I am very honoured to be part of a pioneering film like this because I feel the Asian community is closed about this subject – and it happens, in every community and everywhere. Anyone can watch this film and appreciate it.
I memorised my lines and I had to have my wits about me; I was conversing between two languages – both Urdu and English. Shaan gave me the flexibility to do it either in English or Urdu, but I wanted ordinary Pakistanis to understand what it was I was saying exactly…
We had a rehearsal and it went well and then we did lots of different takes and with lots of different angles.
It was in front of a lot of people – not just the large production contingent, mainly British by the looks of them, but an audience too.
Shaan is a musician in the film and he has just released this song ‘Murshed Ji’ (Rahat Fateh Ali Khan, Sahir Ali Bagga), and I meet him and his friend (in the film) ‘Usma’ (played by Uzma Hassan) who is a writer and has helped him compose the song.
It’s quite an important scene – see the film and we can talk about it!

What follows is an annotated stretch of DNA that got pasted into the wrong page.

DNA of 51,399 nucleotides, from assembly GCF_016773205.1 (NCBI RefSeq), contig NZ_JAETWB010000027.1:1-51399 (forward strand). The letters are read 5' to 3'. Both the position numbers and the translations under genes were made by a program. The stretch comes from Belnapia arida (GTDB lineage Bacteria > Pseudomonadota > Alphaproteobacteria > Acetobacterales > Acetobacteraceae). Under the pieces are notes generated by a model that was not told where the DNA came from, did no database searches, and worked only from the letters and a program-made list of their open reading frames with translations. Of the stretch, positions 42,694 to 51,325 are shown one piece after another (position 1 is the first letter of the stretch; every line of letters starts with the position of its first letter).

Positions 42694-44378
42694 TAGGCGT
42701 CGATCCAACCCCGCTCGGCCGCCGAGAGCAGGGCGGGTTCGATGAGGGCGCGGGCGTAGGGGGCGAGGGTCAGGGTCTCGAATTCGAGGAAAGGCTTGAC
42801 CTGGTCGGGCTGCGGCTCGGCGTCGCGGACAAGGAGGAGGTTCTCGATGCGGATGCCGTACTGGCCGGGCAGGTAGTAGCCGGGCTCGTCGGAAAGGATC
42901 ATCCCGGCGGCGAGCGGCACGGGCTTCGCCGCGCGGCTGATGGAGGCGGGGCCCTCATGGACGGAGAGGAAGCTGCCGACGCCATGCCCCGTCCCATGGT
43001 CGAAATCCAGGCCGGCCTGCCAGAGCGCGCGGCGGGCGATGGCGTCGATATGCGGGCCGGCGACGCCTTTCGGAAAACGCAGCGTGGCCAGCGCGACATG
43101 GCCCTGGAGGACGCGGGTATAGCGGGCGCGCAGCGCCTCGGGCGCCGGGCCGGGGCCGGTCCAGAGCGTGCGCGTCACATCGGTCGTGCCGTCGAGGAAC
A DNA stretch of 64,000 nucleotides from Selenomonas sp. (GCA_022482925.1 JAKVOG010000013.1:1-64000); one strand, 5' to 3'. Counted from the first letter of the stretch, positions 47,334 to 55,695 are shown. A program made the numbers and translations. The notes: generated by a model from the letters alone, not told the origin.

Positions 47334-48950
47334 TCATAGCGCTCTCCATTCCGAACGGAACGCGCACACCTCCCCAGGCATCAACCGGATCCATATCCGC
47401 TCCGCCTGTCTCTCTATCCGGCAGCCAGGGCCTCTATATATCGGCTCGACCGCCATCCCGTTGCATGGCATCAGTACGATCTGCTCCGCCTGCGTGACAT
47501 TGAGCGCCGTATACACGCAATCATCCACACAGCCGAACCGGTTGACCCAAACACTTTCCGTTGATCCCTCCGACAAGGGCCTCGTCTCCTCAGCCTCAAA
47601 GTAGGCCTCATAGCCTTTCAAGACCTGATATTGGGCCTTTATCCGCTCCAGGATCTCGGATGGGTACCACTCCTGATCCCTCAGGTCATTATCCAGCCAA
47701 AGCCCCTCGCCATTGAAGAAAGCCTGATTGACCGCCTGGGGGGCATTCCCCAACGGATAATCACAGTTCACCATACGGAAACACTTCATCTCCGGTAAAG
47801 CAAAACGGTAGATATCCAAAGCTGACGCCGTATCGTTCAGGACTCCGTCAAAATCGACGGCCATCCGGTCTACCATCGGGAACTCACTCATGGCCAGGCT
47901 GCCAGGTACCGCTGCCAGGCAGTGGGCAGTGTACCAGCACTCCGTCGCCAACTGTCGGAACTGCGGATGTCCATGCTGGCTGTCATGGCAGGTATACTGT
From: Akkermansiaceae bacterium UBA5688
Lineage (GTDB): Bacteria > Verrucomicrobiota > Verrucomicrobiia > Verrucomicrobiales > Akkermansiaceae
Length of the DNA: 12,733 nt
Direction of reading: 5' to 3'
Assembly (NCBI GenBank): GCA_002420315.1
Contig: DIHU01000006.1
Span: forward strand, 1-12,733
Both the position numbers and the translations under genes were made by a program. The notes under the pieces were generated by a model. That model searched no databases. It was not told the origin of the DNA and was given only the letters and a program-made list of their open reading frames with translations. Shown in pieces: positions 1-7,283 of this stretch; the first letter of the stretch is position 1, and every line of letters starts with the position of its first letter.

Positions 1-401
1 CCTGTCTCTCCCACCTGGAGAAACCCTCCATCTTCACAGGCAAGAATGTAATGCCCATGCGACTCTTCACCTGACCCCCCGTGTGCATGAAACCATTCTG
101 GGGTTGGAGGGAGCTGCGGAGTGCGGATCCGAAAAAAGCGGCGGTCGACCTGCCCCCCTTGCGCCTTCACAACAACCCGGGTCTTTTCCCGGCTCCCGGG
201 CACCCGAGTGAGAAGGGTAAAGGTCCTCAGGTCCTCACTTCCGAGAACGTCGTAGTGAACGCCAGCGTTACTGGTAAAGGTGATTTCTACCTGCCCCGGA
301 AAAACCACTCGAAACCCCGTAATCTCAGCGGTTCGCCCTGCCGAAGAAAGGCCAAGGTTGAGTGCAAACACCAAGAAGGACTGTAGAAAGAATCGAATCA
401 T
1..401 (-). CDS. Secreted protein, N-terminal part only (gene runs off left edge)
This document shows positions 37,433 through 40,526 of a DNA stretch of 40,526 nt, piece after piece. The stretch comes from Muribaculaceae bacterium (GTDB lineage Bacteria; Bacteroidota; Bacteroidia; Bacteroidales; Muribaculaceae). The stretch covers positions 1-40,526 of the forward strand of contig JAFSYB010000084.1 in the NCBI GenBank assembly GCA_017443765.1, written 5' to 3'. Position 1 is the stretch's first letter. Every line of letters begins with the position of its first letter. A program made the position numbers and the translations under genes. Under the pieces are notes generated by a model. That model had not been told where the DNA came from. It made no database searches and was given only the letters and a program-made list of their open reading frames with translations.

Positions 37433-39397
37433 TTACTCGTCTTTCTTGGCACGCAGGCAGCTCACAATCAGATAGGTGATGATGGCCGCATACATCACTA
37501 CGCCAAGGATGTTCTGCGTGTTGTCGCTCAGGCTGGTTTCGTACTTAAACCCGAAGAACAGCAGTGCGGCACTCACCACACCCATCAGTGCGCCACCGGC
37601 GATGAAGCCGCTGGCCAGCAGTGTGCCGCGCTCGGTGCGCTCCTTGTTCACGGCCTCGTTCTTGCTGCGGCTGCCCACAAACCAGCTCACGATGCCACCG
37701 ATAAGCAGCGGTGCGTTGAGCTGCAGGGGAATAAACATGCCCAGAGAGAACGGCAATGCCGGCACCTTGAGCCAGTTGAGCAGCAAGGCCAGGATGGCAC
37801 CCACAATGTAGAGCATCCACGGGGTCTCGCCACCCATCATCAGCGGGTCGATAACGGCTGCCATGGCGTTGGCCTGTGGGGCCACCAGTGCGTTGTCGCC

It was a tremendous experience, I really loved doing it. I haven’t seen the film and can’t wait to see it.
Would I do it again?
I don’t really covet a career as an actress but if it’s like a special appearance or something that resonates with me or is a bit edgy, then yes, I’d consider it, but my heart lies in presenting and being a journalist – it’s what I’ve been doing as a career and though I studied law and still have a huge interest in it, I still occasionally have to pinch myself at work and say, is this for real?
‘Arth 2 -The destination’ is out on release globally from today…
Picture credits: Photo Render
Attika Choudhary was speaking to Sailesh Ram (editor www.asianculturevulture.com)
Attika Choudhary has presented for acv at the Cannes Film Festival and Jaipur Literature Festival – see her on our Youtube channel and subscribe!